How Did People Respond to the COVID-19 Pandemic during Its Early Stage? A Case Study in Japan
21 Pages Posted: 13 May 2020 Last revised: 15 May 2020
Date Written: May 7, 2020
With the aim of urgently providing policymakers with immediate scientific evidence about how to better inform the public about fighting against COVID-19, the author made an initial attempt to assess how people responded to this unprecedented virus during its early stages, in terms of both behaviors and attitudes. For this purpose, the author implemented a nation-wide questionnaire survey in Japan at the end of March when the country had 1,953 confirmed infection cases, in total. Valid data were collected from 1,052 residents from the whole of Japan with a balanced population distribution in terms of age, gender, and regions. Respondents were asked to report changes in their daily activity-travel behavior, long-distance trips, and other life activities caused by the COVID-19 pandemic, and their associated factors (information reliability, risk perception, attitudes about policy-making and communications with the public). Results of both aggregate and modeling (a structural equation model and a data mining approach) analyses indicate that poor communication with the public may be closely related to the spread of COVID-19 in Japan. It is also revealed that differentiated communications are necessary to encourage different types of behavioral changes.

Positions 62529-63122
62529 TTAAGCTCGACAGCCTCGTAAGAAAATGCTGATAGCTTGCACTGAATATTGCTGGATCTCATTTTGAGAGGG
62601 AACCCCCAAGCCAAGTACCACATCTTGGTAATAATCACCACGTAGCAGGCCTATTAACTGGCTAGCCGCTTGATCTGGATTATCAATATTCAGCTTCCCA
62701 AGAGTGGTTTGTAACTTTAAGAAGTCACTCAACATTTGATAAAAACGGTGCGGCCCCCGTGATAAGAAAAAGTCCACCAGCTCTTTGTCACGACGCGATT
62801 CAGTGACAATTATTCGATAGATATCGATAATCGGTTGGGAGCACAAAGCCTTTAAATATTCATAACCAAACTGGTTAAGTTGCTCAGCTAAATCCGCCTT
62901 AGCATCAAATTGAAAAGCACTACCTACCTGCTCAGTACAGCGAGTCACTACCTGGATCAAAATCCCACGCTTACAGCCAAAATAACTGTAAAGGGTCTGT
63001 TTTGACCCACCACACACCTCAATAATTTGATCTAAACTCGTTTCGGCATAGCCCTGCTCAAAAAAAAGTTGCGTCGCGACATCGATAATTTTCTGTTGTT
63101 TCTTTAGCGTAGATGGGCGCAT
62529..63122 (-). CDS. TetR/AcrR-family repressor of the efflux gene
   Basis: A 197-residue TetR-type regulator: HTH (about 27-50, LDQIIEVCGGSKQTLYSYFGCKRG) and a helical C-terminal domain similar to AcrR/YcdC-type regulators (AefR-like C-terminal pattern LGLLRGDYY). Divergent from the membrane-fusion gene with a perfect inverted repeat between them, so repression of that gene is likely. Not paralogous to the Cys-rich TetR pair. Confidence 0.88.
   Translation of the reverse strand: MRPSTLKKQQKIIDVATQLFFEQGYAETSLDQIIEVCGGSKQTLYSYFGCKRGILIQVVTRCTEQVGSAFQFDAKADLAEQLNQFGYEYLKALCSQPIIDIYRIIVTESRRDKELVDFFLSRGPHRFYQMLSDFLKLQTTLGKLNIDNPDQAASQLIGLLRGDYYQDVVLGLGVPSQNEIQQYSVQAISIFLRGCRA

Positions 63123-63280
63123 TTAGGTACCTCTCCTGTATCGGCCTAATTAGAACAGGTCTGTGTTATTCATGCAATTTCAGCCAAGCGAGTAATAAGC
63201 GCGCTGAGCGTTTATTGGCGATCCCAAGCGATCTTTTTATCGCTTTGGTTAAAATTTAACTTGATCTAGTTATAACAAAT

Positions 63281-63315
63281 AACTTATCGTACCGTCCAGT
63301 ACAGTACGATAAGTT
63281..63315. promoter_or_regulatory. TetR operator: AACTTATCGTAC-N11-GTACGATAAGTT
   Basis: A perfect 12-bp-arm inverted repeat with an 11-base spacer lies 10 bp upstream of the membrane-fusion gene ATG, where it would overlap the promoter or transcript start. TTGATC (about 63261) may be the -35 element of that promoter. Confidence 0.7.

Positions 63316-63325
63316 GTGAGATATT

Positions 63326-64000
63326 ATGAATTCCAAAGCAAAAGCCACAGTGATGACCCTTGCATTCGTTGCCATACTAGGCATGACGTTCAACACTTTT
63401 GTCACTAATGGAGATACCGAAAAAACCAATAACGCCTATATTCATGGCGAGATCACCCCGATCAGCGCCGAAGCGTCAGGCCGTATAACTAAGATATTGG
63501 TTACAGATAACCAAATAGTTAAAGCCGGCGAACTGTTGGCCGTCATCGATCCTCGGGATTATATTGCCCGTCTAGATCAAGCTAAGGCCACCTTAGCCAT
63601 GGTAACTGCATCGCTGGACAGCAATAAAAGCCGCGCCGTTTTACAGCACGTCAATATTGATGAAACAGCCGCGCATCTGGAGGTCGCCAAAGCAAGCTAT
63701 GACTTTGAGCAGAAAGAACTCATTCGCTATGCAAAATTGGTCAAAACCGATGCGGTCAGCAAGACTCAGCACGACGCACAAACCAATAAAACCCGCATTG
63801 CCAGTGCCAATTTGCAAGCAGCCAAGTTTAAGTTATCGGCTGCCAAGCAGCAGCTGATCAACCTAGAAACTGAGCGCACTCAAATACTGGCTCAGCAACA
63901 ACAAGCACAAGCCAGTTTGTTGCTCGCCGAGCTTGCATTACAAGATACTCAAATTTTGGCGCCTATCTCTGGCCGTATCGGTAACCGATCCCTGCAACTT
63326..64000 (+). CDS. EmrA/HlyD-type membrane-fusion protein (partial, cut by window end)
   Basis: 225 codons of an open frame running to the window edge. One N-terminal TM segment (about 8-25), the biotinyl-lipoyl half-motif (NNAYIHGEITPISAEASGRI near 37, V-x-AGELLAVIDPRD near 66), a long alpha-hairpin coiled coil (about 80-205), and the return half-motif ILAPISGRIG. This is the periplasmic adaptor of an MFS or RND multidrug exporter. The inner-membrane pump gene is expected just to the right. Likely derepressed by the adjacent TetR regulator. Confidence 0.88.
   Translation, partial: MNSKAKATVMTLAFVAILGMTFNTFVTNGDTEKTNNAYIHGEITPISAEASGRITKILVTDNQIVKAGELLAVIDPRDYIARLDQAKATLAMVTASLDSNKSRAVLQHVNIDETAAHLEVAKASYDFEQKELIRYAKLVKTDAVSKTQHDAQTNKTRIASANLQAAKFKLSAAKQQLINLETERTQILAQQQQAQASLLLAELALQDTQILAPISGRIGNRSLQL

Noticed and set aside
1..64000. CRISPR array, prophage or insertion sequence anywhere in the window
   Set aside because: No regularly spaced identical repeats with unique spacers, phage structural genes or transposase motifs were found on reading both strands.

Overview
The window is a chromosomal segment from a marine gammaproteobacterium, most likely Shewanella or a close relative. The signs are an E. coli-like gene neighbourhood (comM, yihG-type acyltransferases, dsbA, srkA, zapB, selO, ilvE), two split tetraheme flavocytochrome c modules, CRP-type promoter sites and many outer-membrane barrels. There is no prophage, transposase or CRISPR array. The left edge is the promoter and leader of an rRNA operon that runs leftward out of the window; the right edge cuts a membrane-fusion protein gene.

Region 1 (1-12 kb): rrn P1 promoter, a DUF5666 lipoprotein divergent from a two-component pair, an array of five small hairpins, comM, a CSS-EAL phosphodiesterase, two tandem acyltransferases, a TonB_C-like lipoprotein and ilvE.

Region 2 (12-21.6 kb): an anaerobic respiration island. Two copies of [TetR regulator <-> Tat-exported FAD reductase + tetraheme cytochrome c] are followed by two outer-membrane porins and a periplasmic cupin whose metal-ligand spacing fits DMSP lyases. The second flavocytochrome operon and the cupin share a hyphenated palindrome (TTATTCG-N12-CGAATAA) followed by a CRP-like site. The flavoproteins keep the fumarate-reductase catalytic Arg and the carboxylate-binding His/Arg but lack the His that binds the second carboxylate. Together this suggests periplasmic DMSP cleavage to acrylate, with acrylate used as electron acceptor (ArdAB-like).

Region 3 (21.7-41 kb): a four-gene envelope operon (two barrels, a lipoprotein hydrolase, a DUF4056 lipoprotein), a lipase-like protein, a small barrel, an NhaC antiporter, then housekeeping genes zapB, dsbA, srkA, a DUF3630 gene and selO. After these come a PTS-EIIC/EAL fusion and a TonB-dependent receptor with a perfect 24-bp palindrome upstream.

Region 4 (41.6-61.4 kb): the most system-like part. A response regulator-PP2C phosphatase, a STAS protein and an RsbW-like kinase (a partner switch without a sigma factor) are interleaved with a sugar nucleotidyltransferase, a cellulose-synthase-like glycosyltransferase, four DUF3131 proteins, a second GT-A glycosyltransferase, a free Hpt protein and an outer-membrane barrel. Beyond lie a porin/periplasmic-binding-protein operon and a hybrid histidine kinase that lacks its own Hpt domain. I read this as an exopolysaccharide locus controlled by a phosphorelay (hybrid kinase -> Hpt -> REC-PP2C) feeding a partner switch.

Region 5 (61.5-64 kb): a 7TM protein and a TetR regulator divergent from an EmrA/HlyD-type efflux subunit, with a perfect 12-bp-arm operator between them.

Note: Funding: This study was funded by a budget from
Declaration of Interest: No potential conflicts of interest were disclosed.
Ethical Approval: This study was approved by the ethics committee of Hiroshima University.
Keywords: COVID-19, change in life, travel behavior, tourism, time use, energy, health, Japan, early stage of pandemic, life-oriented approach
JEL Classification: I18, I31, R20, R40, R58
Suggested Citation: Suggested Citation